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Chapter 15 is a mechanism that allows US and foreign bankruptcy courts to coordinate and collaborate when assets are spread over multiple countries.
It usually accompanies a bankruptcy case in the filer's home country. In Virgin Atlantic's case, the Chapter 15 protection comes as the airline works to finalize a private rescue plan with the support of the UK court system.
Virgin Atlantic filed for Chapter 15 bankruptcy in New York on Tuesday, becoming the latest airline forced into reorganization during the coronavirus pandemic.
The London-based airline flies exclusively long-haul international routes. It suspended all passenger operations in April when the coronavirus pandemic triggered a crash in travel demand. It began flying passengers again in July. It is 49% owned by Delta, with Branson's Virgin Group owning the remaining 51%.
Chapter 15 is an obscure part of the US Bankruptcy Code designed to facilitate cooperation between US courts and foreign bankruptcy courts. It was added to the code in 2005 by the by the Bankruptcy Abuse Prevention and Consumer Protection Act, and replaced section 304 of the code.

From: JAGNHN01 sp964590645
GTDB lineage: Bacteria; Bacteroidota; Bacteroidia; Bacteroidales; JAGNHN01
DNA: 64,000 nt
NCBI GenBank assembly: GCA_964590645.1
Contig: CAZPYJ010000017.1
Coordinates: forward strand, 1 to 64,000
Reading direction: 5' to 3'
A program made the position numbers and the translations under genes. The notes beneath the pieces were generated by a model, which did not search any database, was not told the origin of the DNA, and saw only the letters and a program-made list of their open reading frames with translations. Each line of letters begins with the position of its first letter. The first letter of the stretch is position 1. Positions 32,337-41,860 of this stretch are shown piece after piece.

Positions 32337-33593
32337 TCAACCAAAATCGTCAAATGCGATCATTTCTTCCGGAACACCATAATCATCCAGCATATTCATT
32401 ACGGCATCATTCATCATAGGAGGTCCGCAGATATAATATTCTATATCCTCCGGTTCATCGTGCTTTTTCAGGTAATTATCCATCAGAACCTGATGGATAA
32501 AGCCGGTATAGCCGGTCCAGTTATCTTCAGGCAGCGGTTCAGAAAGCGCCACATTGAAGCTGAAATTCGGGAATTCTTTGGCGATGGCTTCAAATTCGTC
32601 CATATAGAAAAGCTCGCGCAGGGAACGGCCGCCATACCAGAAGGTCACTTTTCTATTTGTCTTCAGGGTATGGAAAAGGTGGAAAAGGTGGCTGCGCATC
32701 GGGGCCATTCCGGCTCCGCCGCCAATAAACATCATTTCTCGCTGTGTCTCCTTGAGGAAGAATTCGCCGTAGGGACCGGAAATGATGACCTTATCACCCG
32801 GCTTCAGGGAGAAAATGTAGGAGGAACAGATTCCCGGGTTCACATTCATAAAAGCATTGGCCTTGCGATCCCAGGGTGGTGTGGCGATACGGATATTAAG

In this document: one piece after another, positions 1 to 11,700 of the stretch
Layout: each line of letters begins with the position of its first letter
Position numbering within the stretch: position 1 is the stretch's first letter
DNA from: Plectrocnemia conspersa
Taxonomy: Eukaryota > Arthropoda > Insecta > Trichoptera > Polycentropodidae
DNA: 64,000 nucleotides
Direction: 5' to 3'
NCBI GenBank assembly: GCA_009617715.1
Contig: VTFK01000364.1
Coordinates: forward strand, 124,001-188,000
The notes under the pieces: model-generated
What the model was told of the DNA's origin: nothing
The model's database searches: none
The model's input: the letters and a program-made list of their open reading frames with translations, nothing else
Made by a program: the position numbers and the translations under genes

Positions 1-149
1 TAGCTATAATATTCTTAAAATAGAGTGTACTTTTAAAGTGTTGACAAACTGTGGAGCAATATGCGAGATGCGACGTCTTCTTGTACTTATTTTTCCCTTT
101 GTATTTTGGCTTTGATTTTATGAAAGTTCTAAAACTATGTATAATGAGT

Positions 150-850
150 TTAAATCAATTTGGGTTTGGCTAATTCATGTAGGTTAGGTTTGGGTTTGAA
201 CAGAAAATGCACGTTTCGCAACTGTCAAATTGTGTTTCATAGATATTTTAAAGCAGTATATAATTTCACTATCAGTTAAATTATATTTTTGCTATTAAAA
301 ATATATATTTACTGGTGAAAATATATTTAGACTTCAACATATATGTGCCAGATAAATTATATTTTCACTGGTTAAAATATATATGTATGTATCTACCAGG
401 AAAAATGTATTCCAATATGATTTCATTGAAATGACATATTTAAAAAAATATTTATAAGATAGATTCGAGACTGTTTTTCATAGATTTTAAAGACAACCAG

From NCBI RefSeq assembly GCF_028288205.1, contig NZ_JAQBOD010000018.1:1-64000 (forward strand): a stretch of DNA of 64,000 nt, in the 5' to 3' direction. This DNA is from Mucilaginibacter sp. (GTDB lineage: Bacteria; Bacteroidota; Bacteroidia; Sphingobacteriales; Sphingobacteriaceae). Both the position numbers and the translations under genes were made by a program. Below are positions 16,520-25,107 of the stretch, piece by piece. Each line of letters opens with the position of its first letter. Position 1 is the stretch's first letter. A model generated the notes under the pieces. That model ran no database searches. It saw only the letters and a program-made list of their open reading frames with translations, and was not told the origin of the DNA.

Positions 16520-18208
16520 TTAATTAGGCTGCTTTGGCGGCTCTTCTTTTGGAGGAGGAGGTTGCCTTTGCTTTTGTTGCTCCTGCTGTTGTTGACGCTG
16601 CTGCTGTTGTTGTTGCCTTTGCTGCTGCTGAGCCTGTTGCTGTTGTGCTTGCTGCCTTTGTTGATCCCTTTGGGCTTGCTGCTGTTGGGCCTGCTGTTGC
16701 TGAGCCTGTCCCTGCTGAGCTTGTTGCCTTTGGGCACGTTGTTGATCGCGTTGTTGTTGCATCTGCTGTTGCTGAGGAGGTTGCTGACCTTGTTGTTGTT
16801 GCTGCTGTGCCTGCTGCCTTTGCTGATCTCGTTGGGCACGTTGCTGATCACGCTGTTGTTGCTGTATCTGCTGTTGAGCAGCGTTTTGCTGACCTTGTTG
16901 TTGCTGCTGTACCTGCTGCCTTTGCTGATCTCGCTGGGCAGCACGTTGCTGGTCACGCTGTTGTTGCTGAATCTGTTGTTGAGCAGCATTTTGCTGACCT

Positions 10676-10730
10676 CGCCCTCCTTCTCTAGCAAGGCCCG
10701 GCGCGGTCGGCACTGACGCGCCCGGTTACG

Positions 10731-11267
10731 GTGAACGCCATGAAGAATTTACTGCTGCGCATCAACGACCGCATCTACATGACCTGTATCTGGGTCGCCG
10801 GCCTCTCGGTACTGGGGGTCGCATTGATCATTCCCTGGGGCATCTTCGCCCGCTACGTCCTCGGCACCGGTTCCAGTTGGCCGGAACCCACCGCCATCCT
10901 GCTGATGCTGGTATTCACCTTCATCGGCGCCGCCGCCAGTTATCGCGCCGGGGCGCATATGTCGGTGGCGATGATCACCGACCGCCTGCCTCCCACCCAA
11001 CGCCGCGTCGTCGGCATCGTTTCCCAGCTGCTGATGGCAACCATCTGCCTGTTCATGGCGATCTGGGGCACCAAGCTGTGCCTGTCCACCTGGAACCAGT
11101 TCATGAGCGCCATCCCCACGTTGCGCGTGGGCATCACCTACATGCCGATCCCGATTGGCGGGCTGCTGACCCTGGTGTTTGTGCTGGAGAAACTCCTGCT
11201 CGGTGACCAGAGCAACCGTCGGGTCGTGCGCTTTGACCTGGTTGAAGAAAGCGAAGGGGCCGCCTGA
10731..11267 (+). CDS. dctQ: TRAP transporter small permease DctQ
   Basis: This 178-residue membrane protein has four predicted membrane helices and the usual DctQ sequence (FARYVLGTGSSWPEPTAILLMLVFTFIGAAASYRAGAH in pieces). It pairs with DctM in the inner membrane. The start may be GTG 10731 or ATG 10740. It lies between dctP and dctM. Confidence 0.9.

In essence, Chapter 15 allows foreign individuals or companies to file for bankruptcy protection in the US in cases where assets in more than one country are involved.
The courts can coordinate, and debtors are protected from creditors coming after US-based assets while a bankruptcy hearing is held in another country.
Often, Chapter 15 is filed in conjunction with "a primary proceeding brought in another country, typically the debtor's home country," according to the US Court website.
In Virgin Atlantic's case, however, the airline has not filed for administration — a form of bankruptcy in the UK — in London courts yet.
Instead, the airline is working to finalize a £1.2 billion ($1.57 billion) private rescue package with creditors. During a Tuesday court hearing in London, a judge gave the go-ahead for a meeting allowing creditors to vote on the restructuring plan, Bloomberg reported.
During Tuesday's hearing, the airline said it would run out of cash in September without the rescue.
According to US Courts, Chapter 15 has five main objectives:
"To promote cooperation between the United States courts and parties of interest and the courts and other competent authorities of foreign countries involved in cross-border insolvency cases."
"To establish greater legal certainty for trade and investment."
"To provide for the fair and efficient administration of cross-border insolvencies that protects the interests of all creditors and other interested entities, including the debtor."
"To afford protection and maximization of the value of the debtor's assets."
"To facilitate the rescue of financially troubled businesses, thereby protecting investment and preserving employment."
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